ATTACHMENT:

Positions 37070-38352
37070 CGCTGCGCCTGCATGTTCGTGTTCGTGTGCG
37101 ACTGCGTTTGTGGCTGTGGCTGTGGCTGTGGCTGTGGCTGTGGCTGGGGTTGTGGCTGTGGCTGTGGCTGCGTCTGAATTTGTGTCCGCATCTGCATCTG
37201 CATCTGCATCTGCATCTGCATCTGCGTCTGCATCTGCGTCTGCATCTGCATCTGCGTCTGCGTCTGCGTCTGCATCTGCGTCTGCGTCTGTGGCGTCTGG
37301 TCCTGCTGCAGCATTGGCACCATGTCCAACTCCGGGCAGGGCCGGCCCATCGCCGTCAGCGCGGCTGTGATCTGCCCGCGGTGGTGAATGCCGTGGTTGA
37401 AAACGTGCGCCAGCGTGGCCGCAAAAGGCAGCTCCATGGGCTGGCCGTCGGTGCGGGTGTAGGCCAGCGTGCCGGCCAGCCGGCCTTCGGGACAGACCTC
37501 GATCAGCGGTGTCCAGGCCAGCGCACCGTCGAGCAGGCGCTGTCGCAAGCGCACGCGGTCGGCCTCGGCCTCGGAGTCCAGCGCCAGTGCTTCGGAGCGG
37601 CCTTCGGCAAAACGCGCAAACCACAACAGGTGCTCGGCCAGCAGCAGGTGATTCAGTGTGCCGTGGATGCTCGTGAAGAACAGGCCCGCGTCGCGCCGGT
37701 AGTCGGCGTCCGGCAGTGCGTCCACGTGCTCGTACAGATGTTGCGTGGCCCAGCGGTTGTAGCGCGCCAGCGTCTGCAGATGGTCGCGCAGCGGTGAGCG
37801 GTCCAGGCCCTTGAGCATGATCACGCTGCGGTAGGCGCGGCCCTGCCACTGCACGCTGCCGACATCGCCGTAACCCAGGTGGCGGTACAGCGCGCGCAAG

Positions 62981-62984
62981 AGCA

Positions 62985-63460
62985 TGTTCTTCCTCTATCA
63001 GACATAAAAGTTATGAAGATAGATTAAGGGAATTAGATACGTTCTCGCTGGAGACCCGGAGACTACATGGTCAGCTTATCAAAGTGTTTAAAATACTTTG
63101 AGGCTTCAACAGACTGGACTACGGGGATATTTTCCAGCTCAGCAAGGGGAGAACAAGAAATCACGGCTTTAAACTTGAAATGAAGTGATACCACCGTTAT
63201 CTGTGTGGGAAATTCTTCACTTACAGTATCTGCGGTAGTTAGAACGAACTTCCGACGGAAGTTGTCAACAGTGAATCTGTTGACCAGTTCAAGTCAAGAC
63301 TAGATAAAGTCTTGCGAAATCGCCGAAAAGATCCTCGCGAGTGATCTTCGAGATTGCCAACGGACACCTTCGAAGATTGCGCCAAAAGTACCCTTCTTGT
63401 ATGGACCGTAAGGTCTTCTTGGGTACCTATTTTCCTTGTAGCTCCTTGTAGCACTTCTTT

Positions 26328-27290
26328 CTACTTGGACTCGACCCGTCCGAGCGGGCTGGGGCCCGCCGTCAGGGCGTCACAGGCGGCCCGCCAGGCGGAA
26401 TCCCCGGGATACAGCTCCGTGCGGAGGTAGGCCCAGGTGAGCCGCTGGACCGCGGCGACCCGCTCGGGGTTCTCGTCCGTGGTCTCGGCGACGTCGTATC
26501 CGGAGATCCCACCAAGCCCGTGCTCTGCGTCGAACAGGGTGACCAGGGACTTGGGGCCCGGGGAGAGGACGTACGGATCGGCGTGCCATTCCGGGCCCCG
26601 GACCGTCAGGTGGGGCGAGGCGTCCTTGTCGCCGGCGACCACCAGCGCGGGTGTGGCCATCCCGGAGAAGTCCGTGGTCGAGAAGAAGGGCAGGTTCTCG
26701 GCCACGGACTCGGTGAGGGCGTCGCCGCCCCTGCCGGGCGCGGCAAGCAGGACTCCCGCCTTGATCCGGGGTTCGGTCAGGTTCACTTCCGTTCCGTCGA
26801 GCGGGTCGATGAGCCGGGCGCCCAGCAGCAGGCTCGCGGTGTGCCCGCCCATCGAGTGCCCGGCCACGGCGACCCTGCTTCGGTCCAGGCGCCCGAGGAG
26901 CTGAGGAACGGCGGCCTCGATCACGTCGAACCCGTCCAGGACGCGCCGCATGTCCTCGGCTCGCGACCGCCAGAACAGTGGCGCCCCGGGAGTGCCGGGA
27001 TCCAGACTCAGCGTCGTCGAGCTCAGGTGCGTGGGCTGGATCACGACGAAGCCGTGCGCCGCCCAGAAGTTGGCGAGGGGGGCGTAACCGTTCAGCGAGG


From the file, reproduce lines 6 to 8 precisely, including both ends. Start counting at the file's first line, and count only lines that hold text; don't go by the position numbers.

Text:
37401 AAACGTGCGCCAGCGTGGCCGCAAAAGGCAGCTCCATGGGCTGGCCGTCGGTGCGGGTGTAGGCCAGCGTGCCGGCCAGCCGGCCTTCGGGACAGACCTC
37501 GATCAGCGGTGTCCAGGCCAGCGCACCGTCGAGCAGGCGCTGTCGCAAGCGCACGCGGTCGGCCTCGGCCTCGGAGTCCAGCGCCAGTGCTTCGGAGCGG
37601 CCTTCGGCAAAACGCGCAAACCACAACAGGTGCTCGGCCAGCAGCAGGTGATTCAGTGTGCCGTGGATGCTCGTGAAGAACAGGCCCGCGTCGCGCCGGT